Wednesday, 20 April 2011

Film Review: Rio

You'd be hard pressed to dislike Rio. It's bright, bouncy and features music you can't help but waggle your booty to. In a way then it brings a little bit of that infectious, feel-good atmosphere which draws millions to Carnival in Rio De Janeiro every year. However, where Carnival would probably be an experience ingrained on you for the rest of your life, unfortunately for all Rio's charm, it doesn't quite have the same impact.

Blu is a neurotic macaw (character traits ideal for Jesse Eisenberg, or perhaps Michael Cera) leading a pampered lifestyle with owner and best friend Linda (Mann) in Minnesota. Blu's world is suddenly thrown into disarray when a Brazilian ornithologist, Tulio (Santoro), convinces Linda to bring him to Rio De Janeiro for the expressed purpose of mating with the last female macaw of his species, Jewel (Hathaway). Things go from bad to worse when he and his feisty new companion become targets for poachers looking to sell them on the black market.

Nothing about Rio really distinguishes it from the plethora of other animated films in the same vein. It unfortunately falls into the trap of being predictable in a 'set 'em up, knock 'em down' kind of way where, merely through listing the archetypes of characters you can guess what will happen. And yet Rio is also a welcome assault on the senses oozing visual stimuli from every corner. It's a ride still so incredibly vibrant with voice acting so charming and music so uplifting that even in spite of Rio's genericness it remains difficult not to like. Flight of the Concords' Jemaine Clement is so delightful in his portrayal of crooked cockatoo, Nigel, that you just wish he was onscreen more. Likewise, Jamie Foxx and Will.I.Am's sassy bird buddy duo add extra lift to proceedings, if you'll excuse the pun. It is exactly what coloured fluff should be.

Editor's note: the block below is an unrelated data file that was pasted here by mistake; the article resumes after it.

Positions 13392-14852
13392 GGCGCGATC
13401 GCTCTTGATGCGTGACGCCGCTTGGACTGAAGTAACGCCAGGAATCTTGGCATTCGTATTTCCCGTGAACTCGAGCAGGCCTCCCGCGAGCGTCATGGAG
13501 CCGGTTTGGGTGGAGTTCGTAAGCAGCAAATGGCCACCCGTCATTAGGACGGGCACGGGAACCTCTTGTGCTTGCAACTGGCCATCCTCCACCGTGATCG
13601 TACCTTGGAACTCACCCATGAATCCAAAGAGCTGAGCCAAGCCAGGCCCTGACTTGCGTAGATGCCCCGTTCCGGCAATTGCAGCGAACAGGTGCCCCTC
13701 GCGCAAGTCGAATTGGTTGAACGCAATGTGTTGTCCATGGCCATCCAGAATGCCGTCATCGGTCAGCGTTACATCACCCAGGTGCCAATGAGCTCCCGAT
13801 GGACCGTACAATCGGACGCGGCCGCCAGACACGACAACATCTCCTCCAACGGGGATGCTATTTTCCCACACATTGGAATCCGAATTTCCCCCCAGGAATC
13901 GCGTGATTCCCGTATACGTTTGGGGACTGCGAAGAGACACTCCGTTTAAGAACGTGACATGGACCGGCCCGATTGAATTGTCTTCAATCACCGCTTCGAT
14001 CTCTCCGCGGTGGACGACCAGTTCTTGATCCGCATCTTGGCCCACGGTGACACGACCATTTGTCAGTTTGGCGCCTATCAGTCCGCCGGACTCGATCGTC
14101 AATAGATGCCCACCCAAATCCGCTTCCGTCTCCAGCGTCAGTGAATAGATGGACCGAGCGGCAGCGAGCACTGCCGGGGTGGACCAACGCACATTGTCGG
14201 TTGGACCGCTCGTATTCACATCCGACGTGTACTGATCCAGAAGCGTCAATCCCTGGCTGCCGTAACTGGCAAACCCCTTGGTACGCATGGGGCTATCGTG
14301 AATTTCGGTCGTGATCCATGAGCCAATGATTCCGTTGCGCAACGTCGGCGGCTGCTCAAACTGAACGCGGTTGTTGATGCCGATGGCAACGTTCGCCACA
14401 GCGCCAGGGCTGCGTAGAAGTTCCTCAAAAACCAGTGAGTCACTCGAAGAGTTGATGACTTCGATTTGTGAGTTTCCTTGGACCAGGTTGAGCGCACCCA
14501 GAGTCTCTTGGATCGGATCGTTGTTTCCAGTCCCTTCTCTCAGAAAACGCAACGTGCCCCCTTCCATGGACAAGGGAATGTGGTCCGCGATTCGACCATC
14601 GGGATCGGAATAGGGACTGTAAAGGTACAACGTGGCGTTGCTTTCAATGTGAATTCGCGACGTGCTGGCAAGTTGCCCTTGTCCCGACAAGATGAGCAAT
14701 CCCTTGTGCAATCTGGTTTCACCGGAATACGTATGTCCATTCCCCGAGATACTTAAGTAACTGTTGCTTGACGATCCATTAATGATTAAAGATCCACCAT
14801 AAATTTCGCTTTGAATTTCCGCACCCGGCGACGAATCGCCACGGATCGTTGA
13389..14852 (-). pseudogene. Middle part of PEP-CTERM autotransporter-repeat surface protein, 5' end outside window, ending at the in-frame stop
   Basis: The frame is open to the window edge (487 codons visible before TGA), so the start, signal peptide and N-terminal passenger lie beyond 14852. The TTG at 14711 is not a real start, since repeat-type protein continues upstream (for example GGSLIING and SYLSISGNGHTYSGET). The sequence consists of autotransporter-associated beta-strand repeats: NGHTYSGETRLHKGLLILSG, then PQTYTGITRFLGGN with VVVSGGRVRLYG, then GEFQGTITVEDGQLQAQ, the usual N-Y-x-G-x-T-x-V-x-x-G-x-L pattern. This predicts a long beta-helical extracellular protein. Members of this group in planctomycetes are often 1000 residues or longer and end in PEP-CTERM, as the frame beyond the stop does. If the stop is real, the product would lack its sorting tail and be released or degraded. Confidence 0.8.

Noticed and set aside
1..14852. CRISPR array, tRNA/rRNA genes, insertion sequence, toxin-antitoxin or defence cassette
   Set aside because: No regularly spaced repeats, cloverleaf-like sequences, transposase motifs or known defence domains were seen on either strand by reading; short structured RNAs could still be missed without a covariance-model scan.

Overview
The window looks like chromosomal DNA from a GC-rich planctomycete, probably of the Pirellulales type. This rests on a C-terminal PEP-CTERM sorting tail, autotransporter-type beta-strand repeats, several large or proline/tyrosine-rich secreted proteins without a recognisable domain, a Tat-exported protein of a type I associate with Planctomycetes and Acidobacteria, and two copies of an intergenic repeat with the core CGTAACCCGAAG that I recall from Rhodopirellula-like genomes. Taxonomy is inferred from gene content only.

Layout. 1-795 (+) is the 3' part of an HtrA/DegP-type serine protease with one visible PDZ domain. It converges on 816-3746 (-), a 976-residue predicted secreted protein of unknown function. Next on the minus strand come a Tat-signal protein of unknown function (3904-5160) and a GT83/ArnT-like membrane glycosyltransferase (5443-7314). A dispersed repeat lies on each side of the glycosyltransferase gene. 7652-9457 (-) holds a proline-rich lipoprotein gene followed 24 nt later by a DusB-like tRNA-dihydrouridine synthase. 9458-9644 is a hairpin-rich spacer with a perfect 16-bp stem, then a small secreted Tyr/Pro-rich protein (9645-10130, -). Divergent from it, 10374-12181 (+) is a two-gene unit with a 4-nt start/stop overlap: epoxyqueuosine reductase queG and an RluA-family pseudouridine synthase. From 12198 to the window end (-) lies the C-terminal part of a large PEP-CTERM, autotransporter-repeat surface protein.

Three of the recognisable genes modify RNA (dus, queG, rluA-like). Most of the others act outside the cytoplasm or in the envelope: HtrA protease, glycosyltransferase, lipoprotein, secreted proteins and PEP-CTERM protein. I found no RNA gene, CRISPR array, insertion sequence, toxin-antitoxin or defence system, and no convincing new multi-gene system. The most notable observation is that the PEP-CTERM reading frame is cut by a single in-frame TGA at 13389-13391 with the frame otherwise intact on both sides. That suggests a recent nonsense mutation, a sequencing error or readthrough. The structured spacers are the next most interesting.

Rio is as exuberant and full of life as the city after which it was named. It is packed with the usual humour and romance you would expect which will capture the audience for its duration. Unfortunately however it's a bit like a shot of pixie dust. By the time you exit the cinema all the pretty colours will have dissipated from one's memory. At least you certainly won't be begrudging Hollywood oligarchs for cashing in on yet another CGI animated gimmick. If you want to be charmed for ninety-minutes, go to Rio.